The Appalachian State University Department of Theatre and Dance opened a lively rendition of Michael Frayn’s Noises Off, directed by Joel Williams, on Wednesday night. A strong cast and crew delivered clever quips and slapstick comedy to give Valborg Theatre’s large audience a night full of grins, chuckles, and outright guffaws.

Noises Off is a frenzied, but witty, backstage farce. The play-within-the-play, Nothing On, is a sex comedy that becomes increasingly bad as it progresses towards its ridiculous climax, with an overabundance of entrances and exits, lost clothing, and sardines. The audience sees the disastrous final dress of Nothing On, then a performance from the wings, and then once again from the house. The plotlines are interwoven until backstage drama becomes onstage comedy.

The even casting of this production was especially praiseworthy. None of the nine characters dominated the stage, making for a well-sustained level of energy throughout the entire play. In truth, it was the interactions between characters that became the real stars of this production. The complex flirtations and lovers’ quarrels were masterfully portrayed, especially the Lloyd-Poppy-Brooke love triangle played by Ryan Sheehe, Christina Wheeler, and Kellie Letner, respectively. Madeline Hintz (Dotty) came into her own in the third act, while Paige Borden (Belinda) shone especially during her heroic and comic efforts to keep the show on the road. Morgan Stewart (Selsdon) portrayed a melodramatic burglar with a delightful cackle. The exasperated and overworked stage manager, Tim, was played to perfection by Tyler Kleckner.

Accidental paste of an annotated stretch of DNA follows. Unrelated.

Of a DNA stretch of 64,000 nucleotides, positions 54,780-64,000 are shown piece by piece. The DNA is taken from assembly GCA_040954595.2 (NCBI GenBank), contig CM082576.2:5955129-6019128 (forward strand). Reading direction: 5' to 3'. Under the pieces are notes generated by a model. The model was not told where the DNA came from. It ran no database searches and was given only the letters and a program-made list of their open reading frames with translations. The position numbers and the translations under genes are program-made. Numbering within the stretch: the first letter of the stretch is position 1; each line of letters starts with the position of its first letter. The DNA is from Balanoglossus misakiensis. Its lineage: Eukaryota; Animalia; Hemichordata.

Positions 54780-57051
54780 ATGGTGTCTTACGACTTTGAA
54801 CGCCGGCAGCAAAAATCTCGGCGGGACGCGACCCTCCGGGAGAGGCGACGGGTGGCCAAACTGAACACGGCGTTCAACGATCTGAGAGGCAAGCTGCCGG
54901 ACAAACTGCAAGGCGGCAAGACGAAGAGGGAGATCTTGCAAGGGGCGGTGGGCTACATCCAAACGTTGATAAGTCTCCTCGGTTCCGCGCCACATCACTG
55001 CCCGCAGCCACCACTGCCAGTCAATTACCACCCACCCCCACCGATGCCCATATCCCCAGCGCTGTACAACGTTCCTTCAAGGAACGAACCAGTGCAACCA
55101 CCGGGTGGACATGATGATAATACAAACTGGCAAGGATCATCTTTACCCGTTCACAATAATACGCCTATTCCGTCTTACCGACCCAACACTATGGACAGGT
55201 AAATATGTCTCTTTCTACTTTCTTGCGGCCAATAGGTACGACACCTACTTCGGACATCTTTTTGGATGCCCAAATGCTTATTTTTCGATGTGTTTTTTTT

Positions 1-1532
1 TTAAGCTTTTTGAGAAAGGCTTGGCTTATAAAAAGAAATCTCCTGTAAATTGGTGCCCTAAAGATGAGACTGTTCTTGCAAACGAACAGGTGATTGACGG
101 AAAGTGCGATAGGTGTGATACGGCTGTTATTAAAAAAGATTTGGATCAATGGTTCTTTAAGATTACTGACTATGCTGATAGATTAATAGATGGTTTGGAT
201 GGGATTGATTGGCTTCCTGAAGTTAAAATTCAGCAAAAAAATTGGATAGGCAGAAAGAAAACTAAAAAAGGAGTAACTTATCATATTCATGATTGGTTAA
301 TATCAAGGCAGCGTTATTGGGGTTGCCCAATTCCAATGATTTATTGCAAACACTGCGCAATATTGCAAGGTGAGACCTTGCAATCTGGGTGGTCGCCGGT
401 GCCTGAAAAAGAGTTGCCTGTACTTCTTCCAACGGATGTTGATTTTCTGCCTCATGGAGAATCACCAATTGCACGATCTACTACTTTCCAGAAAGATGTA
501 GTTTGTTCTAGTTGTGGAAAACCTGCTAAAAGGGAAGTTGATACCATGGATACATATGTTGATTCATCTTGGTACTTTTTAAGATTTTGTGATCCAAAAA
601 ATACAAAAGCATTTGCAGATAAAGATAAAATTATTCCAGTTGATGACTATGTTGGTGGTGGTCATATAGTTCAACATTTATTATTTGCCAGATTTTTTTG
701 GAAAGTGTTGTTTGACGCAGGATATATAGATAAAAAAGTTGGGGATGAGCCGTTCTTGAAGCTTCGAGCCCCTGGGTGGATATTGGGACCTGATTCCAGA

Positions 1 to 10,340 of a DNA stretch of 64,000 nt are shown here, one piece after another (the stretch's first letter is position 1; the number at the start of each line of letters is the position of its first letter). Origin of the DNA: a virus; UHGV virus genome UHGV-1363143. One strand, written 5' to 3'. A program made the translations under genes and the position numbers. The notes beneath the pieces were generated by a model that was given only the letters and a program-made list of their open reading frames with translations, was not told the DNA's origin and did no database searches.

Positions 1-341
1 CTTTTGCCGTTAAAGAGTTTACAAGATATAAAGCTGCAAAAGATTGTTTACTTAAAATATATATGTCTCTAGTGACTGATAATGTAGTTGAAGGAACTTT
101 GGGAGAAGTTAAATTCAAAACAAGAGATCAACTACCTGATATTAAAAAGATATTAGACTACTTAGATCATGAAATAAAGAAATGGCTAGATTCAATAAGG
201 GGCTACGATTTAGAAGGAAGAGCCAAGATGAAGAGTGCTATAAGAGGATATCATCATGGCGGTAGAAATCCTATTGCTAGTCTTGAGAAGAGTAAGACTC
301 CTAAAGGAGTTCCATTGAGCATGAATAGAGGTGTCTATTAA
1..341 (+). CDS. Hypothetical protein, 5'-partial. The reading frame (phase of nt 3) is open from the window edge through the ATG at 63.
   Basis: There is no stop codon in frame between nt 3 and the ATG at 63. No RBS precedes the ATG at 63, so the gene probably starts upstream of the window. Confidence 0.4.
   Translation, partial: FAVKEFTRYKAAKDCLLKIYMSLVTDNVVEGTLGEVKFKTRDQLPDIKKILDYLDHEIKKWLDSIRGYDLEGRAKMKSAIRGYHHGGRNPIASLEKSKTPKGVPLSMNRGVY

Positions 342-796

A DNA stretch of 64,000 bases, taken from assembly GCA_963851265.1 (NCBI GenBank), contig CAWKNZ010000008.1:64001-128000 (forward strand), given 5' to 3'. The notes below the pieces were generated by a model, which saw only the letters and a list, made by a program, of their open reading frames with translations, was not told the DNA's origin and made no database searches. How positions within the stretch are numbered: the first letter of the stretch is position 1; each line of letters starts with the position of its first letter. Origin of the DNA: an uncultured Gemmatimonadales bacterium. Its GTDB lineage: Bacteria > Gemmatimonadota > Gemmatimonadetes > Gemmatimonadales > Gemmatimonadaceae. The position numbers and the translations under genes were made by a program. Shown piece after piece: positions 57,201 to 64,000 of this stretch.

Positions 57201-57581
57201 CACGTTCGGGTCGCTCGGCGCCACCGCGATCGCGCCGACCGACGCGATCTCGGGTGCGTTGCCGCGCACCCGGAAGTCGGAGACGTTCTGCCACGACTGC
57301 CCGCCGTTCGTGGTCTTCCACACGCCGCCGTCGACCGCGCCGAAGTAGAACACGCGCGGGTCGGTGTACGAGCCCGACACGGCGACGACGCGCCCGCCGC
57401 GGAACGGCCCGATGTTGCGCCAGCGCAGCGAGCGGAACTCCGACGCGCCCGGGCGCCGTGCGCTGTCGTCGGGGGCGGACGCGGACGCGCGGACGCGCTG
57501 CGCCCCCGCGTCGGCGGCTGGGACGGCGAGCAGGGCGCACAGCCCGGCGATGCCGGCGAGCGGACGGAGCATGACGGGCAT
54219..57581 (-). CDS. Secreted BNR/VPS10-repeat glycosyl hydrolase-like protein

One of the most interesting elements of this work is the inherent shifting that occurs onstage between a character and a character playing a character. The shifts in accents and speech patterns were consistently strong. Jack Lafferty (Frederick) is, like his character, actually from Scotland, which certainly adds an unmistakable layer of authenticity to his lilting phrasing. All of the actors, however, worked the constant shifts to great comedic advantage.

Frayn’s writing includes several layers of humor. Williams’ take on the production emphasized the slapstick elements of this riotous farce, occasionally at the expense of the more sophisticated references. Unfortunately, elements of physical humor were inconsistent. Some moments, including Will Allen’s (Gary) tumble down the stairs, were painfully convincing. Others were less realistic. The pacing in Act II was hectic and remained so throughout. While the level of backstage chaos was amusing, it peaked too early in the act.

The costuming by Martha Marking was excellent, and the set design by Mike Helms creative and effective, especially the choice of Tudor-inspired split-level architecture. Lighting, designed by Tim Snyder, remained tasteful and subtle throughout the show, except during Tim’s apology speech in the third act. The “technical difficulties” during that segment were perfectly cringe-worthy. Pre- and post-show music, selections from The Producers and Annie Get Your Gun, caused its own share of grins and giggles.

It may be Homecoming weekend in the High Country, but it is highly recommended that those out and about Boone come and support these students. Giggles guaranteed.

Noises Off continues through Sunday, October 7. For more information on this production, please view the sidebar.